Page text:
Wednesday, May 23, 2012

Well HELLO, Stranger!

My, my, my....

The CRAZY level has spiked for this lady! The last few weeks have been filled with chaos, and stress, and nervousness. But fortunately, GOOD things account for at least half of it. 

I'm in a play, I'm trying to make a good impression on a new writing gig, (awesome) on the hunt for a new horse drawn chariot to replace my worn out one, work, life. Madness, I tell you. 

I will soon continue my musings. Just sit tight, and enjoy Ms. Marianne. Cheers!

Tuesday, May 1, 2012

Egyptian Influence In The West

GORGEOUS Egyptian inspired headpiece

Americans were walking like Egyptians long before The Bangles told us too. Well, maybe not walking, but Egyptian architecture, interior design, and fashion has sparked our inspiration for over 100 years.

1920's Egyptian Revival Broach (

 Americans became enchanted and inspired by the mysterious east around the late 1800's. Already obsessed with opulence, victorians at The 1893 Chicago Worlds Fair got their first look at belly dancing in the form of "Little Egypt" and her dancers. How exotic! How sensual and powerful! A little risque for it's time, no doubt. Those sheer flowing fabrics, those dark eyes, that sparkling jewelry! Who could resist? Between that, and the recent Orientalist movement in fashion and art, a trend was born.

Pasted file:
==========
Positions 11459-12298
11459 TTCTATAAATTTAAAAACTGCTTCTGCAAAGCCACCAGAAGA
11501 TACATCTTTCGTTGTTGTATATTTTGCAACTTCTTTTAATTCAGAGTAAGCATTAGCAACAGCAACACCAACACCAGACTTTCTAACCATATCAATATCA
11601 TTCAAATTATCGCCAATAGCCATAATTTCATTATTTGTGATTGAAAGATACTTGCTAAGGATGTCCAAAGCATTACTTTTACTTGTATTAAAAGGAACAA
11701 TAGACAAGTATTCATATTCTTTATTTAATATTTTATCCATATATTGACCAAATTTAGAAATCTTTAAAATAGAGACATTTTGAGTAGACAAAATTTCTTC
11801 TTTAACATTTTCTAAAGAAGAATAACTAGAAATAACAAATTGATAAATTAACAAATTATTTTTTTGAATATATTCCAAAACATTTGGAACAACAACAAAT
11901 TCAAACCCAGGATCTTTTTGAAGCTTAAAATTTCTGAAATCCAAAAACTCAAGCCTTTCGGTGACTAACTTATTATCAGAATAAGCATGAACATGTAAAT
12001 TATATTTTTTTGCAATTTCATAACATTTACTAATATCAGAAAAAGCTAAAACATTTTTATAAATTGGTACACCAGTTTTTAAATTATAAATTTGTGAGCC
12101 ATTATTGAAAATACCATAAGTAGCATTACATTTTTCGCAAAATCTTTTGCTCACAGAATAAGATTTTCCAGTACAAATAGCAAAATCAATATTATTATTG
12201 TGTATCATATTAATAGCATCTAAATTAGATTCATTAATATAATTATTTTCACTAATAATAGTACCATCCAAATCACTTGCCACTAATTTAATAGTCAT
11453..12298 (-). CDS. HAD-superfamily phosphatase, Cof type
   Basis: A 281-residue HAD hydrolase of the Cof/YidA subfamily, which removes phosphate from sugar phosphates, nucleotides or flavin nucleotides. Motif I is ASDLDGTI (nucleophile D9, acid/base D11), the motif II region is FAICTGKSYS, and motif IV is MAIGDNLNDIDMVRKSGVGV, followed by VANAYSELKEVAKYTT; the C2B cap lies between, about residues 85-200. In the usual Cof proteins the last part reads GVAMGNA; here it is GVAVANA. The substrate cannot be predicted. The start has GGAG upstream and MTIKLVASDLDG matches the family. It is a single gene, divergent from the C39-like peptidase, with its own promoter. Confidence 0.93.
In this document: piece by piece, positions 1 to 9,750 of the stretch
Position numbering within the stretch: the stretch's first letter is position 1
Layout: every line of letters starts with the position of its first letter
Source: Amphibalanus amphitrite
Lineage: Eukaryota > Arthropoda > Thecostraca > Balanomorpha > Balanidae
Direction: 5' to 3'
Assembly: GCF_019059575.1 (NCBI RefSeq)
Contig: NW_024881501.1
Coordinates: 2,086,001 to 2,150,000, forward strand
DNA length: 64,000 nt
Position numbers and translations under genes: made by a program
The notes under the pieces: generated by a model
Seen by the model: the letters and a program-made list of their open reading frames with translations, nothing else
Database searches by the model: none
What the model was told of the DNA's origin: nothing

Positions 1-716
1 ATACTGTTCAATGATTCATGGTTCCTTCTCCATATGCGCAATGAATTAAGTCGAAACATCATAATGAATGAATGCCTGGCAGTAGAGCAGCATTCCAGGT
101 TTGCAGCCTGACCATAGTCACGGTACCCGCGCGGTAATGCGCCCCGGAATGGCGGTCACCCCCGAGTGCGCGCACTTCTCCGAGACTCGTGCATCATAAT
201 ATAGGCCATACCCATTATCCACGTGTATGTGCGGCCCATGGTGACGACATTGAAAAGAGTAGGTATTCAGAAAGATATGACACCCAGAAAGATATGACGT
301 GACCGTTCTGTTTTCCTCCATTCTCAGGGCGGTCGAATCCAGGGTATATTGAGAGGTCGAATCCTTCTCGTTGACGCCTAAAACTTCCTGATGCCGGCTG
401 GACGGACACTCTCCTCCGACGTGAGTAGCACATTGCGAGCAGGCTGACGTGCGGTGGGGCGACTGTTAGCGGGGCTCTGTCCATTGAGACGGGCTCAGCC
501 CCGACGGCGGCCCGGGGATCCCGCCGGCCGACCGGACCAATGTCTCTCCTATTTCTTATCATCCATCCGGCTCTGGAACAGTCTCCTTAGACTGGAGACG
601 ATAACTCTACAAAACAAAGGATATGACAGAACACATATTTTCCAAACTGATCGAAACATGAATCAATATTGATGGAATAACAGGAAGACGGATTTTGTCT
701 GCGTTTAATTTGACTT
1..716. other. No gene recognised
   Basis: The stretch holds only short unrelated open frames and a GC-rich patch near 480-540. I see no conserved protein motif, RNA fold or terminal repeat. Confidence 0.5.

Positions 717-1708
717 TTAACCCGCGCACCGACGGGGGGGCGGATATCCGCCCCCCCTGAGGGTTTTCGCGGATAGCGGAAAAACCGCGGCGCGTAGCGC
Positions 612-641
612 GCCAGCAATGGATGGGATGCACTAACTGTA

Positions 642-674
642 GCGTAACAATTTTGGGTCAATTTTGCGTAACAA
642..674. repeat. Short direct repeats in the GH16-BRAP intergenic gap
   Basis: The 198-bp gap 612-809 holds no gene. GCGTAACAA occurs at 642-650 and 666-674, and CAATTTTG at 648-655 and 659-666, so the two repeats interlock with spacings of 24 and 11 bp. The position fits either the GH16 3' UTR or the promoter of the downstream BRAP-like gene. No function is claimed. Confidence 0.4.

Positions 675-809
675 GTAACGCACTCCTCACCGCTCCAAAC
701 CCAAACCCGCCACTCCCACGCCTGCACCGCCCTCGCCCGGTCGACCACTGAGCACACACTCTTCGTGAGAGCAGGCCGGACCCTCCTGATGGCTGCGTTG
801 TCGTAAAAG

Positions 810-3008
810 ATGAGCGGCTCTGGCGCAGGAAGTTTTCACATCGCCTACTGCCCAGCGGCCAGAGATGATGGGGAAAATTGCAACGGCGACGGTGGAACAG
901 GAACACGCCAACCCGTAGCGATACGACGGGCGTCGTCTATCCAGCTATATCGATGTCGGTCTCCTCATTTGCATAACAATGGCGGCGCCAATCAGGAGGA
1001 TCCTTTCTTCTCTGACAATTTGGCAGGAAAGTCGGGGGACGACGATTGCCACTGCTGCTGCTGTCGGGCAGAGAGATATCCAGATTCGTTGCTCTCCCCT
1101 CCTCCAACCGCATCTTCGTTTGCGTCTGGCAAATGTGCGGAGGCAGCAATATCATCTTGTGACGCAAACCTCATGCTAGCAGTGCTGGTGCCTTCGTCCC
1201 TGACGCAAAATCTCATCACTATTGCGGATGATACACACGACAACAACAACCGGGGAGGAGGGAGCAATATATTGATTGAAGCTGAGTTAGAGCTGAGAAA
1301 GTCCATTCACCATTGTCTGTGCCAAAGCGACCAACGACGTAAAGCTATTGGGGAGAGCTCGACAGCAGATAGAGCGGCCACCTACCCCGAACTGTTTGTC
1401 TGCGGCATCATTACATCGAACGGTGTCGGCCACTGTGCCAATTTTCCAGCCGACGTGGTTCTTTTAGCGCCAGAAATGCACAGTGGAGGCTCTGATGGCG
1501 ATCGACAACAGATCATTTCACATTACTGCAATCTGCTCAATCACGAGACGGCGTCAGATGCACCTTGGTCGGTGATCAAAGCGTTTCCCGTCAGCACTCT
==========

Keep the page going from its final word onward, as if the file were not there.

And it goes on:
1920's dress made from assuit, an Egyptian fabric composed of a thin mesh and tiny pieces of metal "pinched" into the fabric forming elaborate designs. (

Vintage "winged pharaoh" celluloid purse frame (

Theda Bara portrays Cleopatra in 1917 (

In 1922, King Tut's tomb was discovered, the worlds attention turned to Egypt, and the country quickly came down with a serious case of Egyptian fever! One cannot deny the heavy Egyptian influence on the look of the flapper with her elaborately beaded dresses, decorated headpieces, Cleopatra style bob haircut and dark makeup. Even magazine product ads used illustrated images of exotic eastern beauties to sell everything from cigarettes to beauty soap.